Mr. Speaker, it is a pleasure to rise today to debate Bill C-24. I will build off of the last question to start with and then return to some comments later.
It is important to note that New Democrats are in favour of trade. There is no doubt about it. None of us are against the movement of goods and services, but what we prefer is some balance in our trade agreements. The constant theme of trade is that when we give something, we get something back. Under this administration and previous ones, Canada has slipped significantly. It has signed a series of bilateral agreements since NAFTA that have actually put us into a significant trade deficit, even with the United States. My community lost the Auto Pact in NAFTA, and subsequently and eventually our auto manufacturing has gone from number two in the world to number eight.
When we look at Bill C-24 and the repercussions it could create, there are significant aspects with the loss of trade. It does not automatically guarantee that we are going to be the winner in a trade deal. Often Canada's bilateral agreements have been with smaller nation states that have advantages through lax environmental, labour and regulatory systems that allow their products to come into our markets while it is difficult for our products to subsequently get into theirs.
There are also issues related to non-tariff barriers, which I will touch on briefly. One country that has not come forward is Korea. There are tariff barriers there, but there are also non-tariff barriers in the auto manufacturing sector. As a result, hundreds of thousands of vehicles flood into Canada every year, but we sell virtually no vehicles in Korea. That also happens even when we do not have trade agreements or there is no balance.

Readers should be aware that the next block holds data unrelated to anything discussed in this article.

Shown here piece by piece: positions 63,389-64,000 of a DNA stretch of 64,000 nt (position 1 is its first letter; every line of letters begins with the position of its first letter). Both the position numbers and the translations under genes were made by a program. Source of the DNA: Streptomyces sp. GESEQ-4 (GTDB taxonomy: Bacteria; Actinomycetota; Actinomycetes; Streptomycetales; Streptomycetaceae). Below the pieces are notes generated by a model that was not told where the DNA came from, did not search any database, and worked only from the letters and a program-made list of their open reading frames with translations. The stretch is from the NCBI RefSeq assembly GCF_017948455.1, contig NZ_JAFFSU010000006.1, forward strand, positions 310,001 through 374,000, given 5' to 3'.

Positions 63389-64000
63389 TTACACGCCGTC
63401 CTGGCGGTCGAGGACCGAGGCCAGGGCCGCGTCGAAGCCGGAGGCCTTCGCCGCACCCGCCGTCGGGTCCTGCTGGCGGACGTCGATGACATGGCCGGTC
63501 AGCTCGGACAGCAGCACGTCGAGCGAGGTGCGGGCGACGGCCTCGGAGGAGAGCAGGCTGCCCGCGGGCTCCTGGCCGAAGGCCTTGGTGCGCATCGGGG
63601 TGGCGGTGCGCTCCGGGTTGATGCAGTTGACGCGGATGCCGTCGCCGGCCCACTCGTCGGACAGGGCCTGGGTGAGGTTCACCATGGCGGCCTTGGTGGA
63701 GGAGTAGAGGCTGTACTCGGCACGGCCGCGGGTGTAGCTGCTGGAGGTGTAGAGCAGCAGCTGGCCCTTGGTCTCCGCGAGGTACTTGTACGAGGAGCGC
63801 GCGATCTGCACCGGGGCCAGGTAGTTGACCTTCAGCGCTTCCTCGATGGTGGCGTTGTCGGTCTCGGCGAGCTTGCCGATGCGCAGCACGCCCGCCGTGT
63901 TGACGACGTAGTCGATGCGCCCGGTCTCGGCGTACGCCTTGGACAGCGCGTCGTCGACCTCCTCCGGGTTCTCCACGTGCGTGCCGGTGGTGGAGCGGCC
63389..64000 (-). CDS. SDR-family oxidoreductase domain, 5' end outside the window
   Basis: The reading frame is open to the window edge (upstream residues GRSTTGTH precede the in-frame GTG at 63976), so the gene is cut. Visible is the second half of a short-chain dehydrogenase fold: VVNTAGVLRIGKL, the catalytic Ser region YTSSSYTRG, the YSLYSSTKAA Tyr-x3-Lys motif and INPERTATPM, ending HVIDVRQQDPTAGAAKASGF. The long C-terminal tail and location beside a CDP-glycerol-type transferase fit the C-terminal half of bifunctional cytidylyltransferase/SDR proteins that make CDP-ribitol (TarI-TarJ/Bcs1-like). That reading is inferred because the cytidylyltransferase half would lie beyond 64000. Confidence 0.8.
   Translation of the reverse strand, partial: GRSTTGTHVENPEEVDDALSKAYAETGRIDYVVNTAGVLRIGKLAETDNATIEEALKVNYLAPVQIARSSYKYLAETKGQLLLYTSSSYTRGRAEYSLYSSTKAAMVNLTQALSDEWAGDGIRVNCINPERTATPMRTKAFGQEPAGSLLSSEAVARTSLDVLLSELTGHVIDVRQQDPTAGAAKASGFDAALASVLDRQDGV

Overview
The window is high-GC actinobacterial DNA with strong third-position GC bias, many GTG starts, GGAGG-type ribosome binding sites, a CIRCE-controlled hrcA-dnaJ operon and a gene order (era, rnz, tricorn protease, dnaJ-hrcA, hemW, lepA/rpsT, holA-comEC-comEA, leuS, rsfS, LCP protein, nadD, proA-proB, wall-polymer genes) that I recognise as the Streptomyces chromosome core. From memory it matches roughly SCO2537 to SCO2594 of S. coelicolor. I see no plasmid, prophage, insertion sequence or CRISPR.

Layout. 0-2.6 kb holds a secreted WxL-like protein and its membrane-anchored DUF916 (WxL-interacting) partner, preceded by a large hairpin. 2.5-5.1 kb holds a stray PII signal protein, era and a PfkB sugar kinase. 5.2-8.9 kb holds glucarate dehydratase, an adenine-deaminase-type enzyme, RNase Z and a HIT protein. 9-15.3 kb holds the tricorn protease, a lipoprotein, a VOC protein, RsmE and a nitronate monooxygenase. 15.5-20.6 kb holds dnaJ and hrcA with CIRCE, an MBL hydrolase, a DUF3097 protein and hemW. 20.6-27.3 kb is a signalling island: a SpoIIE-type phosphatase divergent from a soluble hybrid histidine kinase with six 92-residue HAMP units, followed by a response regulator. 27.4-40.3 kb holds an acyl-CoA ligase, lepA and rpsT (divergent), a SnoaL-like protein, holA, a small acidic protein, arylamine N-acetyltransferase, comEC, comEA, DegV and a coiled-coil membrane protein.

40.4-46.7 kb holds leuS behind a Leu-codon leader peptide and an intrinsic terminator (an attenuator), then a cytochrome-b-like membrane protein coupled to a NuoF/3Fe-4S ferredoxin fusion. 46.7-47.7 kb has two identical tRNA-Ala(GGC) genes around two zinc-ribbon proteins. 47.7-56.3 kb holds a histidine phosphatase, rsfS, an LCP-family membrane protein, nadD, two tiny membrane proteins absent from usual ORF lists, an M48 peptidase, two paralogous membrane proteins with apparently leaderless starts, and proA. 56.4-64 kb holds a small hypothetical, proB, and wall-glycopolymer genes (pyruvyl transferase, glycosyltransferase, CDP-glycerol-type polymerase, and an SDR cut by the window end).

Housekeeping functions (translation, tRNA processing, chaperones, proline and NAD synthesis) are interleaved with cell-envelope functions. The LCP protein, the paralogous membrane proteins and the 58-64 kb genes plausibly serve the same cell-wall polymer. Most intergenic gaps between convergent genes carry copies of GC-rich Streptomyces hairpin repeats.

Another good example is Japan. I was told recently that the only Canadian vehicles sold in Japan were the ones sold to the Canadian embassy. It is a problem when hundreds of thousands of vehicles are pushed into our market and we do not have any reciprocity whatsoever.
The issue of Panama is interesting. It has been put on the white list. There is a blacklist, a grey list and a white list, and I will get into that a little later if I have time. The OECD categorized these lists, but there still is not an automatic assumption of all the characteristics of what a tax haven is. Second to that, there is still a process in place.
The NDP's former international trade critic, the member for Burnaby—New Westminster, was very serious in trying to create an agreement that could be worked out with the government to deal with serious tax haven issues with Panama, as well as labour issues and a number of different things. Unfortunately, the government has not agreed to include that as part of its process. It has not been willing to compromise to a certain degree to ensure that tax havens are going to be taken care of.
It is interesting because Panama has quite a significant history of money laundering and tax havens. It also has a history of flagging ships of convenience and basically throwing the seafarers out the window, so to speak, making them vulnerable for treatment that is not part of the conduct of an international agreement. Panama has used that as a way to supplement income and attract corporations for its net benefit at the expense of others.
Although Panama has been moved to this list, it does not mean that all the measures are being taken into account. It does not account for some of the internal taxation issues, or even the current issues that are taking place. Just because it is moved off a list does not necessarily merit having no checks and balances. New Democrats were proposing some checks and balances to the system. There is a big difference between that and just having a blind faith bilateral agreement and seeing what happens later. It just has not been working for Canada in this case, and has not been working in general.
New Democrats want more specifics built into the agreement with Panama, and we are willing to do that. This bill will go to committee, which needs to hear from some witnesses. I have some testimony that I will table here today, but there needs to be testimony from individuals to look at whether there is actual movement.
I know that the parliamentary secretary made a very important point about the Panama Canal opening up in 2014. It is very important. The Panama Canal is historic. My former legislative assistant, Mohummed Peer, actually did a documentary through PBS on the original Panama Canal. It is quite a significant achievement and a marvel in many respects.